Environmental Enlightenment #156
By Ami Adini - Reissued March 22, 2016

This is a SHORT, LIGHT and SIMPLE newsletter. Its purpose is to rekindle in the initiated terminology they have once learned, and enlighten the uninitiated on terms they may have heard but never known the meaning of.

The Groundwater Monitoring Well

We monitor the condition of groundwater by collecting groundwater samples from monitoring wells.

This is a groundwater monitoring well:


First, we bore a hole in the ground:

In the borehole we insert a PVC pipe.

Most wells are made of a pipe that is 2 or 4 inches in diameter.

At the bottom of the pipe we connect a screen made of PVC slotted pipe:

     


The screen extends from the bottom of the well to about 10 feet above the water table.

Next, we fill up the space around the screen with loose sand.

It’s called a “filter pack.”  The filter pack acts to prevent loose sediments from entering the well.

We pour sand into the space between the PVC pipe and the borehole.

Typically, the borehole diameter is 4 to 6 inch larger than the well diameter. This gives a minimal annulus of 2 inches in width.

We raise the sand pack 2 feet above the screen.



The aquifer must be protected against intrusion of foreign substances through the well hole. We place a plug (seal) above the filter pack. The plug is made of 5 feet of bentonite chips which are hydrated with water. The hydration expands the bentonite and tightly seals the annulus, separating the active bottom of the well from the upper environment.

Bentonite is essentially a high swelling clay mineral whose name was derived from the location of the first commercial deposits mined at Fort Benton, Wyoming U.S.A.  Geologically, bentonites are mainly of volcanic origin and can date to the period of ammonites and dinosaurs.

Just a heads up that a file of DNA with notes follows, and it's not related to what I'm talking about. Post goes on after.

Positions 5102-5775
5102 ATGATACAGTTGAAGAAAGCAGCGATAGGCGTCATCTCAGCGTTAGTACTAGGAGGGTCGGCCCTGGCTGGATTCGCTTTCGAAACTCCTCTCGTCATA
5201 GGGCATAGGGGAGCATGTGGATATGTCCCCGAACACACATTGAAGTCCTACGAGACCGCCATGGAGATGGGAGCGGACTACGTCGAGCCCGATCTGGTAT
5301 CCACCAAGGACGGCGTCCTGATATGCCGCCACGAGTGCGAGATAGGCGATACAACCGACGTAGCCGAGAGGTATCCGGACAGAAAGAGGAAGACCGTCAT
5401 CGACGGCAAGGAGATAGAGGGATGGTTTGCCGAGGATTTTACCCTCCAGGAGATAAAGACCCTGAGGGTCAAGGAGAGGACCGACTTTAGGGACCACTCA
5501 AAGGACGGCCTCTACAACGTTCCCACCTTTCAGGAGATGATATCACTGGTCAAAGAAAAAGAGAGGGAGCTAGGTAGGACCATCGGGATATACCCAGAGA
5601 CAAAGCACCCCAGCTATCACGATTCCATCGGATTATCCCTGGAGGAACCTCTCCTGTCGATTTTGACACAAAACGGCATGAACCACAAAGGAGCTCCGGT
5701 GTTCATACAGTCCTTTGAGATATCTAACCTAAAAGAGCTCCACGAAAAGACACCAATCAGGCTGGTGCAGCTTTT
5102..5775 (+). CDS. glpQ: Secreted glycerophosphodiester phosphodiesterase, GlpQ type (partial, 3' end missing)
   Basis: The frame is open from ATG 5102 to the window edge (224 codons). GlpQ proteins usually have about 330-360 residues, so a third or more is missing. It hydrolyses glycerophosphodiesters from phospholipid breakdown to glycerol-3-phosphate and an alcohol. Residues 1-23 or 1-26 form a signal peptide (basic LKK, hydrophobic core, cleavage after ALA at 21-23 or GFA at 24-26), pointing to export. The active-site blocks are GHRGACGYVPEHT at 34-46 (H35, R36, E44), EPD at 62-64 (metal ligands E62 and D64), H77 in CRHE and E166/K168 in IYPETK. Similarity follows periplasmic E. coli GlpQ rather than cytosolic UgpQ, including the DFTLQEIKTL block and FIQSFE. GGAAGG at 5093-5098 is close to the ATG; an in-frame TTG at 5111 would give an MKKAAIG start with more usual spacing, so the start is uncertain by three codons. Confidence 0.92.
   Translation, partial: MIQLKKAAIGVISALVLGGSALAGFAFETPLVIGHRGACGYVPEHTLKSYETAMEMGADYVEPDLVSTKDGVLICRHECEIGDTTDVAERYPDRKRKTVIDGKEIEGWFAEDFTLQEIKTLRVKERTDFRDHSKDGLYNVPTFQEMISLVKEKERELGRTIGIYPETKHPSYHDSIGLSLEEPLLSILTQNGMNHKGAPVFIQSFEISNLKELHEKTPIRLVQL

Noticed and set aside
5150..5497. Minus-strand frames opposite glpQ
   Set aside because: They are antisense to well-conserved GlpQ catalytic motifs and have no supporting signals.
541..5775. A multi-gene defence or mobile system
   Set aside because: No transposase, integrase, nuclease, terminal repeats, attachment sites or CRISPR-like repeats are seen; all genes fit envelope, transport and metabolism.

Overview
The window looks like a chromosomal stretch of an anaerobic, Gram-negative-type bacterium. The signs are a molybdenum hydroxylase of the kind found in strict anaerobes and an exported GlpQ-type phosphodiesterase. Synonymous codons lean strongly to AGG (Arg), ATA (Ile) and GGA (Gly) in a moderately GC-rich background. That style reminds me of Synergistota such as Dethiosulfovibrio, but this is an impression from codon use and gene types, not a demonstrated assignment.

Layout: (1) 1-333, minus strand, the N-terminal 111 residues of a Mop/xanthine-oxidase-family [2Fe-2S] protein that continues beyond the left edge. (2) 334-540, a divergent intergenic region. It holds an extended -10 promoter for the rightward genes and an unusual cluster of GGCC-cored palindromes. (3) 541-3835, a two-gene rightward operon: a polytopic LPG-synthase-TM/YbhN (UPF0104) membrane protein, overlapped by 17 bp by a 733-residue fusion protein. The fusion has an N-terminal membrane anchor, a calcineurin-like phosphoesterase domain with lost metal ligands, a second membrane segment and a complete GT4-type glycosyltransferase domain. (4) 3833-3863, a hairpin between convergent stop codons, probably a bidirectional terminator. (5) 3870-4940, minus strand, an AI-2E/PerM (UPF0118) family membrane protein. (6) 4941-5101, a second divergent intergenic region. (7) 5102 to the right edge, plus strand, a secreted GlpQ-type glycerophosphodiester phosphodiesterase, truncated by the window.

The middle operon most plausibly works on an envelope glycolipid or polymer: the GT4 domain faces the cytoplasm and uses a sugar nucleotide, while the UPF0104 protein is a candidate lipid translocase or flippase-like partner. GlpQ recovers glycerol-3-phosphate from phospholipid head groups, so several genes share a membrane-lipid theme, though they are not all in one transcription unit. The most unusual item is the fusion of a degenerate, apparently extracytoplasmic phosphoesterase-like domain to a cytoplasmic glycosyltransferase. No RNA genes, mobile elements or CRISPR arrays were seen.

At the surface, the well is completed with a box and traffic-rated cover

 

Next we develop the well.  The purpose of well development is to allow water to flow more freely toward the well.  Well development removes fine sediments along the well screen-aquifer contact and some distance into the formation.

We do it by MECHANICAL SURGING:

  • water is forced to flow in and out of a screen by raising and lowering a plunger apparatus within the well casing
  • apparatus called a surge block (see figure)
  • the surge block is attached to PVC pipe and raised and lowered causing water flow through the well screen
  • sediment must be removed from the well by bailers, other pumps or air lifting.

You can find past issues of "Environmental Enlightenment" at www.amiadini.com Wealth of information about environmental site assessments in the real estate transactions and issues concerning assessment and cleanup of contamination in the subsurface soil and groundwater.

Call me if you have any questions. There are no obligations.

Ami Adini
Ami Adini & Associates, Inc.
Environmental Consultants
Underground Storage Tank Experts
818-824-8102; mail@amiadini.com
www.amiadini.com

Ami Adini is a mechanical engineer, California Registered Environmental Assessor, Level II (Exp.), and president of AMI ADINI & ASSOCIATES, INC. (AA&A), an environmental consulting firm specializing in all phases of environmental site assessments and rehabilitation of contaminated sites. AA&A specializes in practical solutions to environmental concerns using the highest standards of ethics and integrity while providing its clients with maximum return on their investments.